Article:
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Test for Point Inside Triangle

Date: Fri, 4 Nov 1994 16:08:30 +0000 (TST)
From: Boonchai Techaumnat
Subject: Geometry Problem

I have one geometry problem and want a simple solution that can be
solved by computer program -- numerically -- with good resolution.

The Problem: How can I know whether a point P(x,y) is in a triangle
with vertices P1(x1,y1), P2(x2,y2), and P3(x3,y3)?

Thanks for any help
Boonchai T.

Date: Fri, 4 Nov 1994 08:24:14 +0900
X-Sender: mpatter1@cc.swarthmore.edu

Hi Boonchai!

Thanks for writing to us. This is a good question.  It sounds like a
fun project. What language are you planning to write the program in?

Here are some tips to get started:

1) Using the coordinates of the points, compute the equations of the
lines containing the sides of the triangle.

2) Draw a triangle and label each side, l1, l2, and l3. (The l stands
for line.) If a point is in the interior of the triangle, what has to
be true about its relationship to the three lines? (Hint: think less
than or greater than)

3) More specifically, think of the lines in terms of three pairs. Given
any pair, what is the relationship between the point and the two lines
of the pair?

4) Now, when you have some ideas, check to make sure that a point that
is exterior to the triangle does not pass your tests for interior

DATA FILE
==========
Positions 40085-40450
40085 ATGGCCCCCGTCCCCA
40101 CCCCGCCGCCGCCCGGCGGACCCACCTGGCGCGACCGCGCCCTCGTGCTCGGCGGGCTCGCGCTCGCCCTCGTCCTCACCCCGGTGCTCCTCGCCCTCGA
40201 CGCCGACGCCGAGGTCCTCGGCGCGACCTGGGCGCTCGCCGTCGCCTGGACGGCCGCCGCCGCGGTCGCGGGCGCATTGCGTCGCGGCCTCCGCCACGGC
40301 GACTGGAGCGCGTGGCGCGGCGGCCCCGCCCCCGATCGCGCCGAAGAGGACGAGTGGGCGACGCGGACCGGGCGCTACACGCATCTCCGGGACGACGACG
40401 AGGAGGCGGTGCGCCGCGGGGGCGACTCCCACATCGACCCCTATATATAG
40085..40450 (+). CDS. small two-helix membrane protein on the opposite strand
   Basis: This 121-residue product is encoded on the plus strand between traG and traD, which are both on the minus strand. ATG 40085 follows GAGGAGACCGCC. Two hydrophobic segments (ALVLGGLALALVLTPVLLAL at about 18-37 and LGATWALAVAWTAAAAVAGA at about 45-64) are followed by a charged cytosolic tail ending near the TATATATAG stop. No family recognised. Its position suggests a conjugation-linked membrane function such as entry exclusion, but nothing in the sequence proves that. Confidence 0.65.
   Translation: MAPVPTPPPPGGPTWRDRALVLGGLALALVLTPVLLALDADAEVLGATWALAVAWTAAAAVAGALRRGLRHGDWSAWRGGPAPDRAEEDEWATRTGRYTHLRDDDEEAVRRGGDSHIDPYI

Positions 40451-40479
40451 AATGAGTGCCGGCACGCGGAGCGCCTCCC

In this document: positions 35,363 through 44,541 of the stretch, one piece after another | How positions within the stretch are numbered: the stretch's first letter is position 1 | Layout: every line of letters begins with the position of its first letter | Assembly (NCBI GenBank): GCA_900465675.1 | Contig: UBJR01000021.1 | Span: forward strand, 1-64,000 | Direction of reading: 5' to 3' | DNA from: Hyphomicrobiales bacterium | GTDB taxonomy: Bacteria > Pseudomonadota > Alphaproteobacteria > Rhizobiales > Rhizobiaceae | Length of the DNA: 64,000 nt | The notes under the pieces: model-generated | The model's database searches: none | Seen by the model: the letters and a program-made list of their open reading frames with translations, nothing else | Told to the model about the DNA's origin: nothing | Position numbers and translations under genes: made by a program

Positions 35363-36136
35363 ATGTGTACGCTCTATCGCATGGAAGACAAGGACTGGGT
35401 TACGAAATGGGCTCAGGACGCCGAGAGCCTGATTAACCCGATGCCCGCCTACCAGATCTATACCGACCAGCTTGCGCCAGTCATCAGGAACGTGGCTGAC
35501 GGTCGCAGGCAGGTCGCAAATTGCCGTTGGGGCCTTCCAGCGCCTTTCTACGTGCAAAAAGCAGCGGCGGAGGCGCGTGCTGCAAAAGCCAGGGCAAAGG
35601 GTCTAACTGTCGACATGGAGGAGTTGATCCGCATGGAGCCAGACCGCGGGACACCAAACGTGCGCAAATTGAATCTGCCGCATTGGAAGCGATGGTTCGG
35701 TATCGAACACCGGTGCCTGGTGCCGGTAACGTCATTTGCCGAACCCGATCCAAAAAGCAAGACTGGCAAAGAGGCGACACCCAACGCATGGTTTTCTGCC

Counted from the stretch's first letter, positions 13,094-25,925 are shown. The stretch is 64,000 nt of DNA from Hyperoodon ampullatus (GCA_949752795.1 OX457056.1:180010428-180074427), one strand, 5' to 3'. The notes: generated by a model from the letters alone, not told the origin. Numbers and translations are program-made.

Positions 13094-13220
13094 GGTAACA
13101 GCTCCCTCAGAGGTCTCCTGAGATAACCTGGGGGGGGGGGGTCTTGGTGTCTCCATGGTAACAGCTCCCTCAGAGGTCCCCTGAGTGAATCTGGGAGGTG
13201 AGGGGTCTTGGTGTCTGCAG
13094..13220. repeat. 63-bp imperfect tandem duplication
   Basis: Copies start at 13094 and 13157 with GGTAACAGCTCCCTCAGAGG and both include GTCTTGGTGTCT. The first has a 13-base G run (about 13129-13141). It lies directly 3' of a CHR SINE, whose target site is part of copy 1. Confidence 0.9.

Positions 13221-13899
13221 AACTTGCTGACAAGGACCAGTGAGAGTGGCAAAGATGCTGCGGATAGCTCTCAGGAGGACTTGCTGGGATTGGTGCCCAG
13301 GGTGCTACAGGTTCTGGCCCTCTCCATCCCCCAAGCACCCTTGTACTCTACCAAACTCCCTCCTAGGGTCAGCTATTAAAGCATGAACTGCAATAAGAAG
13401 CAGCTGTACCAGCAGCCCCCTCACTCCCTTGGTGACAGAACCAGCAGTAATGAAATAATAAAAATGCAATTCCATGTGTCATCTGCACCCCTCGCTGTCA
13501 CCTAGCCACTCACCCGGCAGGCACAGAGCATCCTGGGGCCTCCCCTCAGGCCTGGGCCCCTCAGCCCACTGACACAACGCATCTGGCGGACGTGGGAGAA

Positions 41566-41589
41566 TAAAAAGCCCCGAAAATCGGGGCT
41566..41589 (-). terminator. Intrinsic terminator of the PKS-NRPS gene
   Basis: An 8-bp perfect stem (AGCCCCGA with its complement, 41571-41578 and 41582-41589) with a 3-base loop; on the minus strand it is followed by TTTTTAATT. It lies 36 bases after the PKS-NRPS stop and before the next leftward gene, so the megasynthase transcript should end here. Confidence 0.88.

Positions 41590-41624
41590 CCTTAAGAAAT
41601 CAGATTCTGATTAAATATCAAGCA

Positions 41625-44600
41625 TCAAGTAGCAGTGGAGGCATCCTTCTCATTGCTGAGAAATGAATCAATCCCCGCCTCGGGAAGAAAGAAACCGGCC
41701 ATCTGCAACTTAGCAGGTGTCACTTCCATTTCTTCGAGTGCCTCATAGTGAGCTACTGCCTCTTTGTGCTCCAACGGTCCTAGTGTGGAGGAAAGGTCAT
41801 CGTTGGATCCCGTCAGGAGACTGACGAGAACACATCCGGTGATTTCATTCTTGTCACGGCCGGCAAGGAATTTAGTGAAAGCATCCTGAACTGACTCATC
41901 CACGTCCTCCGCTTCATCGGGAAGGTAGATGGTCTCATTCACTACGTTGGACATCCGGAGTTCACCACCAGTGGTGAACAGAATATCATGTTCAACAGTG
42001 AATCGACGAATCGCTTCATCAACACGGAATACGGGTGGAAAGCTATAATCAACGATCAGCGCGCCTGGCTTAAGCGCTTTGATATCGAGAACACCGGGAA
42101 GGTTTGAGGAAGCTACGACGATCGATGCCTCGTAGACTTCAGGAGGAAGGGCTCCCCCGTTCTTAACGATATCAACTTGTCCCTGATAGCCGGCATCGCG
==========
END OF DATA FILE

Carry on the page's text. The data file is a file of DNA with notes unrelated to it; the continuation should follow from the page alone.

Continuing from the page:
I hope this helps. I (and the other math doctors too) would love to
hear about the solution you come up with.  Please write back if you
have questions about this response or some other topic.  

-Margaret, Math Doctor on call

Date: Sun, 6 Nov 1994 14:19:12 +0000 (TST)
From: Boonchai Techaumnat

No, it's not fun, but my serious project. I will use C++ to solve this

From (3) I thought that if a point is in the triangle, it must be in
the angle range of all 3 pairs. This gives me a solution for my
problem! Thanks a lot, but I don't get anything from (2). Can you make
it clearer? It may point to an alternate solution.

Boonchai T.

Date: Mon, 7 Nov 1994 01:04:27 +0900
X-Sender: mpatter1@cc.swarthmore.edu

Hi again.

I am glad that you have a solution. The solution that I had in mind
when I wrote tip #2 was to find the equations for each line and then
compare the point P to those lines. I had thought that for each pair
the point must be less than one of the lines and greater than the
other, but now that I draw it out on my scratch paper, I don't think
that it would always be true (like in the case of an obtuse triangle).
So, your idea sounds good.


Date: Mon, 10 Mar 1997
Subject: Solution to an old problem

Hello Doctors!

Here is an alternate solution to this problem:

How can I know whether a point P(x,y) is in a triangle with vertices
P1(x1,y1), P2(x2,y2), and P3(x3,y3)?

There are two possibilities:

     1. P is INSIDE or ON,
     2. P is OUTSIDE triangle P1P2P3.

If you draw a sketch and consider triangles,

     PP1P2, PP2P3, PP3P1

You will notice the following relationship in their areas.

If P is ON or INSIDE,

     A(PP1P2) + A(PP2P3) + A(PP3P1) = A(P1P2P3)

If P is OUTSIDE then,

     A(PP1P2) + A(PP2P3) + A(PP3P1) > A(P1P2P3)

Area of a triangle can be found using the determinant:

     A = abs(1/2 * |x1  y1  1| )
                   |x2  y2  1|
                   |x3  y3  1|

You can write a function in C++ that accepts the three points
(as Classes) or their coordinates and returns the area.

Finally if you have to distinguish between ON and INSIDE, put the point
in the equations of the three lines that form the sides. If one of them
is satisfied, P is ON a side. If two are satisfied, P is a vertex of
the triangle.

- Ujjwal Rane
Associated Topics:
High School Geometry

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